ID: 174
Category: Autoimmune Disease
CreatedBy: 1
UpdatedBy: 1
createdon: 15 Feb 2023
updatedon: 24 May 2023

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Author: Khoa Tran
Published Feb 15, 2023
Updated May 24, 2023

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Hashimoto's Disease (struma Lymphomatosa)

Etymology and Pronunciation

struma (struma)
struma - Latin for "swelling" or "tumor"

lymphomatosa (LIM-foh-muh-TOH-suh)
-oma - Greek suffix for "swelling" or "tumor"
lympha - Latin for "clear water" or "lymph"
lympho- - Greek prefix for "lymph"

History of Hashimoto's Disease (struma Lymphomatosa)

Hashimoto's disease is an autoimmune disorder that affects the thyroid gland. It was first discovered by a Japanese doctor named Hakaru Hashimoto in 1912. Dr. Hashimoto observed a group of patients with an enlarged thyroid gland (goiter), and upon biopsy, he noticed that their thyroid tissue was being attacked by lymphocytes (immune cells). He then named this condition "struma lymphomatosa" which was later renamed Hashimoto's thyroiditis.

The discovery of Hashimoto's disease was made possible by advancements in technology during that time. Dr. Hashimoto was able to use histological staining techniques to examine the thyroid tissue of his patients and identify the lymphocyte infiltration. He also used a microscope to closely examine the thyroid tissue and identify the characteristic changes.

Since then, further technological advancements have enabled the diagnosis and monitoring of Hashimoto's disease. Blood tests are now used to measure thyroid hormone levels, and the presence of antibodies against the thyroid gland. Imaging techniques such as ultrasound and radioactive iodine uptake tests can be used to assess the size and function of the thyroid gland.

Modern Understanding of Hashimoto's Disease (struma Lymphomatosa)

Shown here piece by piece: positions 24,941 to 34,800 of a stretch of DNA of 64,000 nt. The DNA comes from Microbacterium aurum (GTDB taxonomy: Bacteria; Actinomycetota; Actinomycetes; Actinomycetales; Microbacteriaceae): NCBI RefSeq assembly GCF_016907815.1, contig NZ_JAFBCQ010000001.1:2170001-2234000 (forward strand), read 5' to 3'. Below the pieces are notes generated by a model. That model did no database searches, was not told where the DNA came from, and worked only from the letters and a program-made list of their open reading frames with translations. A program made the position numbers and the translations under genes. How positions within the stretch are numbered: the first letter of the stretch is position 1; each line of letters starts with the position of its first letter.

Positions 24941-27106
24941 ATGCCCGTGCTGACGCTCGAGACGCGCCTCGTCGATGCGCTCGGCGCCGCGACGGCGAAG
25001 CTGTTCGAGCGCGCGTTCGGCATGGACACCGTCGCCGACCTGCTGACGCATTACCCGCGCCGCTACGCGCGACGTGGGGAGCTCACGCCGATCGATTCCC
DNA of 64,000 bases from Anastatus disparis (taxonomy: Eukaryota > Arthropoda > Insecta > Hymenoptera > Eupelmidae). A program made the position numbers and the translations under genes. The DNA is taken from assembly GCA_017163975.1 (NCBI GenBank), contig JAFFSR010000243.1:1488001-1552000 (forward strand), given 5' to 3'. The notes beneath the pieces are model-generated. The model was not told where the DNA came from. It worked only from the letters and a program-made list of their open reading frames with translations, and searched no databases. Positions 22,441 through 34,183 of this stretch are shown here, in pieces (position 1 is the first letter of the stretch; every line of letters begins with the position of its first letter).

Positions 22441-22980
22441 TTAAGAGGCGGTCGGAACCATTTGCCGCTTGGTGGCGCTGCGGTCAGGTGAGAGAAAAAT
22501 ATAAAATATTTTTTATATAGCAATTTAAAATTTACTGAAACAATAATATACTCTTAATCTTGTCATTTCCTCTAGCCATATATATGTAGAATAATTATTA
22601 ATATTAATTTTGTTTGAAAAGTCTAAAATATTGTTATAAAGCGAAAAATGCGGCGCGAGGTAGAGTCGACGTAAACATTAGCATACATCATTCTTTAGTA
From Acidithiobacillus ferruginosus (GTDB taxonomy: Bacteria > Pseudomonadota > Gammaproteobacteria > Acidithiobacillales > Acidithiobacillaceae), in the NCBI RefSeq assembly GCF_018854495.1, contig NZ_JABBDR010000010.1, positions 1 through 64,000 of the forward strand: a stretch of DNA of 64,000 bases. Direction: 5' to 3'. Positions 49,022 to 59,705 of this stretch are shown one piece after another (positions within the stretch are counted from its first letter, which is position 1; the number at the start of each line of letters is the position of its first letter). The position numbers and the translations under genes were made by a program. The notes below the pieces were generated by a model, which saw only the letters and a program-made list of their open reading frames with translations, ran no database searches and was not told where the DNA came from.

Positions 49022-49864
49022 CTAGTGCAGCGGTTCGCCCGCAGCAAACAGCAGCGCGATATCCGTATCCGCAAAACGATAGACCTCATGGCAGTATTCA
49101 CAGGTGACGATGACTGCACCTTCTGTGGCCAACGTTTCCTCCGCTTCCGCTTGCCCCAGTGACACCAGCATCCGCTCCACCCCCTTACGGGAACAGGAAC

Hashimoto's disease is a condition that affects the thyroid gland, a small gland located in the neck that produces hormones that regulate metabolism. In Hashimoto's disease, the immune system attacks the thyroid gland, causing inflammation and damage over time. As a result, the thyroid gland may not function properly and produce enough hormones, leading to a condition called hypothyroidism.

Common symptoms of Hashimoto's disease may include fatigue, weight gain, sensitivity to cold, dry skin, hair loss, constipation, and depression. In some cases, individuals with Hashimoto's disease may not experience any noticeable symptoms, making the condition difficult to diagnose.

Diagnosis of Hashimoto's disease involves a physical exam, blood tests to check thyroid hormone levels and the presence of antibodies, and a thyroid ultrasound to evaluate the size and structure of the gland.

Causes of Hashimoto's Disease (struma Lymphomatosa)

Hashimoto's disease is an autoimmune disorder that causes the body's immune system to attack the thyroid gland. The exact cause of Hashimoto's disease is not known, but there are several factors that may contribute to its development. 

One of the primary causes of Hashimoto's disease is genetics. People who have a family history of autoimmune disorders, such as rheumatoid arthritis, type 1 diabetes, and lupus, may be more likely to develop Hashimoto's disease. 

Other factors that may contribute to the development of Hashimoto's disease include hormone imbalances, environmental factors, and viral infections. Exposure to environmental toxins, such as cigarette smoke, can also increase the risk of developing Hashimoto's disease. 

Additionally, some experts believe that a lack of iodine in the diet may contribute to the development of Hashimoto's disease, although this theory is still debated by medical professionals. Overall, there is still much research to be done to fully understand the causes of Hashimoto's disease.

Treatments for Hashimoto's Disease (struma Lymphomatosa)